Construction began on January 16, 1936 and the bridge opened for traffic on March 12, 1940. It was the longest suspension bridge in New Zealand at the time of its construction and remains so today. The main span is 1,200 feet (365 m) with side spans of 400 feet (122 m). There are 14 vertical suspenders supporting the main cable bed.
Auckland is one of the most expensive cities to live in New Zealand. However, thanks to the harbor bridge, transportation costs are low compared to other cities in New Zealand. In addition, the bridge has reduced congestion on local roads and made the city center more accessible. These factors have helped make Auckland one of the most attractive cities in New Zealand.
Eighteen years The Sydney Harbour Bridge began construction on July 28, 1923, employing 1,400 employees and taking more than eight years to complete at a cost of more than PS10 million. The bridge was opened by the New South Wales governor, Sir Gerald Strickland, on November 17, 1931.
It was an immediate success. When it was first opened, hundreds of thousands of people crossed the bridge each week, and by 1939, there were almost 800,000 crossings a year. The number of vehicles crossing the bridge has increased steadily since then, but even today, more than half of all traffic crosses the bridge and its approaches.
Its official name is the Harbor Bridge. It connects the eastern and western shores of Sydney Harbour, forming a link between Lane Cove River and Middle Harbour River. The bridge is 888 feet (275 m) long and consists of three main sections: a central section consisting of two parallel trusses with a gap in between; and two end sections which are one-way bridges with roadways that run along the edge of the water. The entire structure stands on piers that extend out from the Middle Harbour and Lane Cove Rivers about 500 feet (150 m).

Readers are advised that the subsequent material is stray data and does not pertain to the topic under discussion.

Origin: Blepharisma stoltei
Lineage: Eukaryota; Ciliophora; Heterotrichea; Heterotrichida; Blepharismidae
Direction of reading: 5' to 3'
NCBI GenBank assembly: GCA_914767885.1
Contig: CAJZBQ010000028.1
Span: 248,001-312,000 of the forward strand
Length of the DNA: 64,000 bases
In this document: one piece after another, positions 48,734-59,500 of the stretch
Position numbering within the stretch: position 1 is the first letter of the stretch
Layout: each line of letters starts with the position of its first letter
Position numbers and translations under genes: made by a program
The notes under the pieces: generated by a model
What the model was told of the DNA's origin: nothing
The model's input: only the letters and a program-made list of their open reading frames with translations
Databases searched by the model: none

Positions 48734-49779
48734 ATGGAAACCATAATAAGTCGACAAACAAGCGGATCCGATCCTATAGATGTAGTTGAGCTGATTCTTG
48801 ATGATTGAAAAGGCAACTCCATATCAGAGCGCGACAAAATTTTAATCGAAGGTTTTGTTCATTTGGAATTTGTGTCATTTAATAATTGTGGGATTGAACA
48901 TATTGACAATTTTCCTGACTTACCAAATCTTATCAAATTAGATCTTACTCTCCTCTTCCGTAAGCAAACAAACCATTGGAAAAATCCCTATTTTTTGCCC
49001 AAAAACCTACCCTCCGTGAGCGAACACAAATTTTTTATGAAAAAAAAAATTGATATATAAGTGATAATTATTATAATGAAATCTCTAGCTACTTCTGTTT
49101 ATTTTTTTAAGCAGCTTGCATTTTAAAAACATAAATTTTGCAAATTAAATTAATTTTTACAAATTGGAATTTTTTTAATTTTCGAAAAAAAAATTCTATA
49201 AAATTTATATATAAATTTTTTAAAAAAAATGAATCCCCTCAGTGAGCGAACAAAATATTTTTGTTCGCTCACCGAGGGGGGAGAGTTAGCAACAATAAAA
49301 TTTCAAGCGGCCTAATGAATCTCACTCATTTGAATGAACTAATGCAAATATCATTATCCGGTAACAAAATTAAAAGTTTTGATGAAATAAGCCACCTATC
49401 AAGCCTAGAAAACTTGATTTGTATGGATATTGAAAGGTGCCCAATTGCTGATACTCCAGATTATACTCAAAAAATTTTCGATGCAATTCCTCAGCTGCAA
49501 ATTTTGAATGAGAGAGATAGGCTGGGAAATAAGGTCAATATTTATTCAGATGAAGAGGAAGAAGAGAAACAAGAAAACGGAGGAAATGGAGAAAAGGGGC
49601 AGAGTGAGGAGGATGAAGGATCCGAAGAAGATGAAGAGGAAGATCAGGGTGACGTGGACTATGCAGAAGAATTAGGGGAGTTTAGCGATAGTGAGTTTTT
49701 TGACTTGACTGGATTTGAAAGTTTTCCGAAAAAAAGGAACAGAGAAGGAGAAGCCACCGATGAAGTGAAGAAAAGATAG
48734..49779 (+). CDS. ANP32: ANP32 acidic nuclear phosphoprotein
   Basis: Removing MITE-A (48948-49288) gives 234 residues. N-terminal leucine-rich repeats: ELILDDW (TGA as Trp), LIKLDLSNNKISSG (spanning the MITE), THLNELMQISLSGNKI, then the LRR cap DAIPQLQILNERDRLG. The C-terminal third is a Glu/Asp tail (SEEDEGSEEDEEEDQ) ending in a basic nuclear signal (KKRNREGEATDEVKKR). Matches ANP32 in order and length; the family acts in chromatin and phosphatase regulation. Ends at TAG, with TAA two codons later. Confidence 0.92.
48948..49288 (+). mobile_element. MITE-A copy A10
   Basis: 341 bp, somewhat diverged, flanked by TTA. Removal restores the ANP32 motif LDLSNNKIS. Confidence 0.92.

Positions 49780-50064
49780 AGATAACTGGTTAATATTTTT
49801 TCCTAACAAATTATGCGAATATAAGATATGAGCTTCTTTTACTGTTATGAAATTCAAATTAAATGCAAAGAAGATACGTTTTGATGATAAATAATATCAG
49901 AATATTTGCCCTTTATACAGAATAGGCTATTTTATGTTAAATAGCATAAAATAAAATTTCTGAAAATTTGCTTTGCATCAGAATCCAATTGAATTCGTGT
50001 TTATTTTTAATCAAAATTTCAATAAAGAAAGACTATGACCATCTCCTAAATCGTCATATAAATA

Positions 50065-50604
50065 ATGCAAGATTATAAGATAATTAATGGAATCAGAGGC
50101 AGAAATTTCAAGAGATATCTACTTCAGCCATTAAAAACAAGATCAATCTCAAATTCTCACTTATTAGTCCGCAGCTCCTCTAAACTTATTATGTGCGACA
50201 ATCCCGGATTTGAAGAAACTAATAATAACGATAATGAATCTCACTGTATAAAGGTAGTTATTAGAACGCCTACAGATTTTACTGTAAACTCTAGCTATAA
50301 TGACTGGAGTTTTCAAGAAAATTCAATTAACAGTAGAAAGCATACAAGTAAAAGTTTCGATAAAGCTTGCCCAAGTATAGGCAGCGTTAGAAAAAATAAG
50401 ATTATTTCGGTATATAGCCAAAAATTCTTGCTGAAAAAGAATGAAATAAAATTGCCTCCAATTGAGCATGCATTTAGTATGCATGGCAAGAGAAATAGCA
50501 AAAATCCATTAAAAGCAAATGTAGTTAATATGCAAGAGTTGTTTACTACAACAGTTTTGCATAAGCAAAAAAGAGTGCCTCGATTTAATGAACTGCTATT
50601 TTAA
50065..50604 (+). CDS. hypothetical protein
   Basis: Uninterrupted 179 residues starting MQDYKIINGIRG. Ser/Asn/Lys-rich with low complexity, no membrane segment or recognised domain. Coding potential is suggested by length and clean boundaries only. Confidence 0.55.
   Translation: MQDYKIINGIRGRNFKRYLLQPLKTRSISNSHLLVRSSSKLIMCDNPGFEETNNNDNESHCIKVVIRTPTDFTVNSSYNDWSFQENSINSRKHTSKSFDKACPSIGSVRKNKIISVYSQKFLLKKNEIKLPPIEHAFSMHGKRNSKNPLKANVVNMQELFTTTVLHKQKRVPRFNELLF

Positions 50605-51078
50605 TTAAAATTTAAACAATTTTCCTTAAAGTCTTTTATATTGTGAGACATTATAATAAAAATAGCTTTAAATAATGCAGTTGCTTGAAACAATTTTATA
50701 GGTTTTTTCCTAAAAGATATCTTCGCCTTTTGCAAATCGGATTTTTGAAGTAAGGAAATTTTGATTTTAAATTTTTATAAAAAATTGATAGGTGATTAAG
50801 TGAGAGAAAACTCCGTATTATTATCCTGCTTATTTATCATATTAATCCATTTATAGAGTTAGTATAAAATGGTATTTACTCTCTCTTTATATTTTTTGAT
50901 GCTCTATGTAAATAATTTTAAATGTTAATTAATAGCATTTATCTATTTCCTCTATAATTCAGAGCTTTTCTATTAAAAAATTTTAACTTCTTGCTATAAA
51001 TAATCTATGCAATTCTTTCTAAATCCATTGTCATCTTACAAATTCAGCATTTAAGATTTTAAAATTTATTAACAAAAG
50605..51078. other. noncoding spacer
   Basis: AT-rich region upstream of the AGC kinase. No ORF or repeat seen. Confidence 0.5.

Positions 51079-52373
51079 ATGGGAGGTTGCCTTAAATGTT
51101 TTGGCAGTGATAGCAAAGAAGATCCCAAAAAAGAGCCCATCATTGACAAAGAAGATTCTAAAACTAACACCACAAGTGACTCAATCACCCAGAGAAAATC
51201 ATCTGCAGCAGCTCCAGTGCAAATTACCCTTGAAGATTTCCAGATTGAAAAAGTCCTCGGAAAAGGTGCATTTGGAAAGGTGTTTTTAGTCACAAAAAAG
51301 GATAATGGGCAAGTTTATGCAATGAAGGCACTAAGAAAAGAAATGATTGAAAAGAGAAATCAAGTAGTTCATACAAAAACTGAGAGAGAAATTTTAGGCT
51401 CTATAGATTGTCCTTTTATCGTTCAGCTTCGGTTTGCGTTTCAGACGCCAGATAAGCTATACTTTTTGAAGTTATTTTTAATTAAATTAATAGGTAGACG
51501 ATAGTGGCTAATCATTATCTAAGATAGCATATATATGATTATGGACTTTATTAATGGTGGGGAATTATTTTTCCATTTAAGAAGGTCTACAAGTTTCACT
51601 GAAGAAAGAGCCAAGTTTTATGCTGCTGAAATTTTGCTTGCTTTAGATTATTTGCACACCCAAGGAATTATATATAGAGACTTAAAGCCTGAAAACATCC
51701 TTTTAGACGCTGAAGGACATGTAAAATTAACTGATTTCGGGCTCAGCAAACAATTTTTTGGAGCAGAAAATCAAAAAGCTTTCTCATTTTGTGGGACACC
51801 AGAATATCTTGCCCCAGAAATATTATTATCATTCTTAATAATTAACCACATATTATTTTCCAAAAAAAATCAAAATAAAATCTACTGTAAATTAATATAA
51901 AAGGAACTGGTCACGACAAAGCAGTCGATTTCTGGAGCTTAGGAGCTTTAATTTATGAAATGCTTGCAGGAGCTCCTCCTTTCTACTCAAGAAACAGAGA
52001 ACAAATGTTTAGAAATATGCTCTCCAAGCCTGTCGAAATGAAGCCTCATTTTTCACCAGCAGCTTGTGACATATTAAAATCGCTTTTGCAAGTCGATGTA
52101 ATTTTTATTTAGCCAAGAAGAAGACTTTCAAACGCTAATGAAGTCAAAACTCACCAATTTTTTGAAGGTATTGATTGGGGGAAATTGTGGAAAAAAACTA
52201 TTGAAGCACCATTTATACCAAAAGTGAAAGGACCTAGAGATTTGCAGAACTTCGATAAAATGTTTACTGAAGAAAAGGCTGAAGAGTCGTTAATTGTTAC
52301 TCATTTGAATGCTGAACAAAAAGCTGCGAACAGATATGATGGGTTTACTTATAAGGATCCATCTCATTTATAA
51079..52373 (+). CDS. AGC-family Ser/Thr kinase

It took them far more time to create the blueprints - there were 11 modifications before they arrived at the final design - than it did to install them. The demolition of the old bridge and building of the new bridge took only 43 hours. It's estimated that the first bridge built by Mao Zedong lasted for only 15 years.
This is because Mao wanted to show the world that communism was better than capitalism, so he had all sorts of experiments conducted on the people under his rule. Some experiments worked and some didn't, but nobody dared say no to Mao. For example, when Mao decided that it would be good for the country if everyone could read, many books were printed even though there weren't enough readers to go around.
Mao also tried to improve living standards by introducing new farming techniques. But instead of helping the people, these new methods only increased the amount of work required to grow food, thus causing more deaths by starvation.
In addition to being responsible for killing through starvation and experimentation, Mao also has been accused of murder himself. His wife, who was named Zhu Shuzhen after their marriage in 1919, has been suggested as one of the causes of his death due to poisoning.